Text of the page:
When MoviePass launched its $10 unlimited movie ticketing service nearly a year ago, it seemed too good to be true. Consider that hunch confirmed. After months of setting great big piles of money on fire to maintain operations, the company is raising prices by 50 percent, limiting access to high-demand showings, and clamping down even further on suspected fraud.
The company’s crash landing back to earth shouldn’t come entirely as a surprise; after all, just a few days ago it literally ran out of money, requiring an emergency $5 million cash infusion to resume services. MoviePass says its moves to increase revenue and reduce costs have already cut cash burn by 60 percent. It’s unclear whether even that much will keep it afloat.
“The economics are just really, really challenging for MoviePass,” says Leo Kulp, an analyst with RBC Capital Markets who follows the movie theater industry. “It’s getting harder and harder to see how MoviePass can work.”
As for how the cost-cutting maneuvers will impact subscribers, it starts with a monthly rate increase, from $10 to $15, that goes into effect within the next 30 days. The higher fee still more than covers the cost of two movie tickets per month, but MoviePass will also throttle the availability of what it calls “blockbuster” films. It applies that definition liberally: Any movie opening on 1,000 screens or more will have “limited” availability through the service, unless studios pay up to partner.
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‘It’s getting harder and harder to see how MoviePass can work.’
Leo Kulp, RBC Capital Markets
And then there’s a wild card element, MoviePass’s vaguely stated “additional tactics to prevent abuse.” Because MoviePass and services like it work by issuing a debit card and trusting that you’ll only use it as prescribed, fraud is a pervasive, costly problem. But the company’s efforts to limit those losses have created serious headaches even for legitimate customers. MoviePass has forced some subscribers to upload photos of their ticket stubs, while others have had their accounts canceled for using the service on more than one device. Expect even more draconian measures to kick in soon.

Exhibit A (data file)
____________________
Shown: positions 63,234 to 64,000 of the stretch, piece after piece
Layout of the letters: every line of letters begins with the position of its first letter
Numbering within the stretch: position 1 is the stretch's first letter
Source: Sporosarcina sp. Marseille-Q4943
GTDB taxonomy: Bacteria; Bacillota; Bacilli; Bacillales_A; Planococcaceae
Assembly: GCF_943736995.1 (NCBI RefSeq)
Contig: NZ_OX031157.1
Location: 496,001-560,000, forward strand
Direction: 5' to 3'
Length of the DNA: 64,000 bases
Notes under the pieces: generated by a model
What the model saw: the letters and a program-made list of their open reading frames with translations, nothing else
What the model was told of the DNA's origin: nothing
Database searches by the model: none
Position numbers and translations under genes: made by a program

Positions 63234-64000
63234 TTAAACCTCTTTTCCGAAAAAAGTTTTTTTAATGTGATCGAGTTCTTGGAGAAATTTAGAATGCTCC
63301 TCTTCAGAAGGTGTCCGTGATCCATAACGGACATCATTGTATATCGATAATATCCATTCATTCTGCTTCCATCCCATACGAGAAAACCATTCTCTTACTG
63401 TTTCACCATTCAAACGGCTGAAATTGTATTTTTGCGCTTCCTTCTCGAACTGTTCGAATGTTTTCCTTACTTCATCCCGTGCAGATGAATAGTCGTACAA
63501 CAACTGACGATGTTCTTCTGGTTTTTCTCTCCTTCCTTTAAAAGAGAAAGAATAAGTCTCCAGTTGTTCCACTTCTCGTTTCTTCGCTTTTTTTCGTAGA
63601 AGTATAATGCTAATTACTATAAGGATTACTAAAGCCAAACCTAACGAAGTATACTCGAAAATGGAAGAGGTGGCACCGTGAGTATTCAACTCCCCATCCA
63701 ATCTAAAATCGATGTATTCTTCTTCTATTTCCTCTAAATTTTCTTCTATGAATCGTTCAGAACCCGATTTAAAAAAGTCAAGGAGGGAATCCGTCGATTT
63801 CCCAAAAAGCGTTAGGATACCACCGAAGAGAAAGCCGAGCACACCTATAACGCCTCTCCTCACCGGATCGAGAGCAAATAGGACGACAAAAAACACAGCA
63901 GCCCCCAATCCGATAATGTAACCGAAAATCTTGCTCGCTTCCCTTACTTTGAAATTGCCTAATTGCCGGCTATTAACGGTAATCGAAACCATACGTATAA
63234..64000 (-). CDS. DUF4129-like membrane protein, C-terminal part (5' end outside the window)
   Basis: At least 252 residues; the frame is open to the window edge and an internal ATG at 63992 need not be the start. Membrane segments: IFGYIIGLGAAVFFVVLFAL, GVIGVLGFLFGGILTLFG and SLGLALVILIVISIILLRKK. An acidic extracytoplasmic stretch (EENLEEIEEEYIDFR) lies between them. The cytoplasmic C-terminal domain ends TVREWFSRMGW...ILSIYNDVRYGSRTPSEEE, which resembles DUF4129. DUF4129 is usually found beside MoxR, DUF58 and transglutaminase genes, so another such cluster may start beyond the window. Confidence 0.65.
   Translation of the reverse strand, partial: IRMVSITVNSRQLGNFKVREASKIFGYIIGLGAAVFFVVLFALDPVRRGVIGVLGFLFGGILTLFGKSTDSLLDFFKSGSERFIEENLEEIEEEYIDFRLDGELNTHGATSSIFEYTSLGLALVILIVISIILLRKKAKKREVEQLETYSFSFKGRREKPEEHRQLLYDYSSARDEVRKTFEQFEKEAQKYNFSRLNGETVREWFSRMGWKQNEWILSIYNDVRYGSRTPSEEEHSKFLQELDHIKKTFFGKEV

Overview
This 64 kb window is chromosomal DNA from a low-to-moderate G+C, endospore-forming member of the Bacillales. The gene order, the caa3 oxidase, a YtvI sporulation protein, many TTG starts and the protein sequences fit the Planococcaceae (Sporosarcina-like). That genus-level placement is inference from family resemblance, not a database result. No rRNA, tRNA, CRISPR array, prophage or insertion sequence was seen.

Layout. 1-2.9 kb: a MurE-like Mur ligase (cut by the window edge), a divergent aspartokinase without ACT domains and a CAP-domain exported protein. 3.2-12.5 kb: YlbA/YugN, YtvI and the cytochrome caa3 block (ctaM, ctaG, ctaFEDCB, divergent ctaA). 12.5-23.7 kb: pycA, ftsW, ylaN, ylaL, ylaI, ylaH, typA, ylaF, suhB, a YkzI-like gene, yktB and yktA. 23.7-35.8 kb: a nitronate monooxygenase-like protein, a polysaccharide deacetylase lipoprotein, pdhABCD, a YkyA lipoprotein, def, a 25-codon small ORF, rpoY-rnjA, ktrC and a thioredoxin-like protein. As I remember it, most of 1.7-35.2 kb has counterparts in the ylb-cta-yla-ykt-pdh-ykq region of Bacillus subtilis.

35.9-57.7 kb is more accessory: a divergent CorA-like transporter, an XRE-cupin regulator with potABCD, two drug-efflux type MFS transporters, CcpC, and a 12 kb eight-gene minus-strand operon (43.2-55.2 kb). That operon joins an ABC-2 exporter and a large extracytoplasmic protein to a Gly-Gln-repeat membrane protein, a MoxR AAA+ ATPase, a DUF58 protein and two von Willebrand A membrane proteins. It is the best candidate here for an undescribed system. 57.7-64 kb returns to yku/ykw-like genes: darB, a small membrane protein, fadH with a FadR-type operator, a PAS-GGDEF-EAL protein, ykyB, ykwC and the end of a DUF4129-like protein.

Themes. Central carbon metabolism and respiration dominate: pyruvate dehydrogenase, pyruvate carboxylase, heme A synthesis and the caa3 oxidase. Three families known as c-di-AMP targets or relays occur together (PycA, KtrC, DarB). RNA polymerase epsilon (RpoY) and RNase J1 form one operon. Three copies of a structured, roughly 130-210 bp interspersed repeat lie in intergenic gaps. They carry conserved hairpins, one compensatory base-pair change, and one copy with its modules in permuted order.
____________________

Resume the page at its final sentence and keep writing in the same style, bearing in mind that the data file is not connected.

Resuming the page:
All of which adds up to a much different experience than what MoviePass customers originally signed up for.
“While no one likes change, these are essential steps to continue providing the most attractive subscription service in the industry,” MoviePass CEO Mitch Lowe said in a statement.
The scope of these changes, though, calls that “most attractive” claim into question. When MoviePass first launched, sure. But at $15, and with limited wide-release availability? That’s a much harder argument to make. Rival subscription service Sinemia offers three movies per month—including 3-D and IMAX formats, neither of which MoviePass allows—for less than that. And for $20 per month, theater chain AMC’s recently launched A-List plan gives customers access to three movies per week, with no restrictions at all. More importantly, both of those models are built for the long haul.
“From the start we’ve built Sinemia with profitability and sustainability in mind,” says Sinemia founder and CEO Rifat Oguz. “Sinemia’s offering and pricing have been crafted with financial stability as the primary focus.”
In many ways, MoviePass has been a victim of its own success. The company has intentionally lost money on nearly every ticket its customers purchase, in hopes of gaining enough subscribers that theater chains and studios had no choice but to partner with it. From there, Lowe envisioned building out relationships with theater-adjacent restaurants and bars, creating a subscription that encompassed a night on the town much like Netflix does a night on the couch. But in less than a year, MoviePass has gained over three million users, popularity that exceeded its wildest expectations. That’s led not only to crippling customer service problems but also repeated brushes with insolvency.
The deals Lowe sought, meanwhile, have materialized, but not quickly enough to make up for the losses. And efforts to branch out—it started a film distribution subsidiary, and bought Moviefone—haven’t yet paid off. No longer able to extend the runway, MoviePass has now slammed on the brakes.
If this does turn out to be the company’s last gasp, the subscription model it pioneered in the US at least seems safely ensconced. MoviePass-generated sales represent five percent of the US box office. It pressured AMC to respond with its own version. And Sinemia has not only lowered its own prices in response; it also has forged exactly the type of broader relationships that Lowe originally touted, in the form of a partnership with Restaurant.com.
“Consumers have spoken. They like a subscription model,” Kulp says. “The big question now is how big do they get? Does it really fundamentally change the industry one way or another?”
For millions of MoviePass subscribers, it already has. And if they don’t like how the service looks as of today, or if MoviePass goes away entirely, at least now they’ve got other options.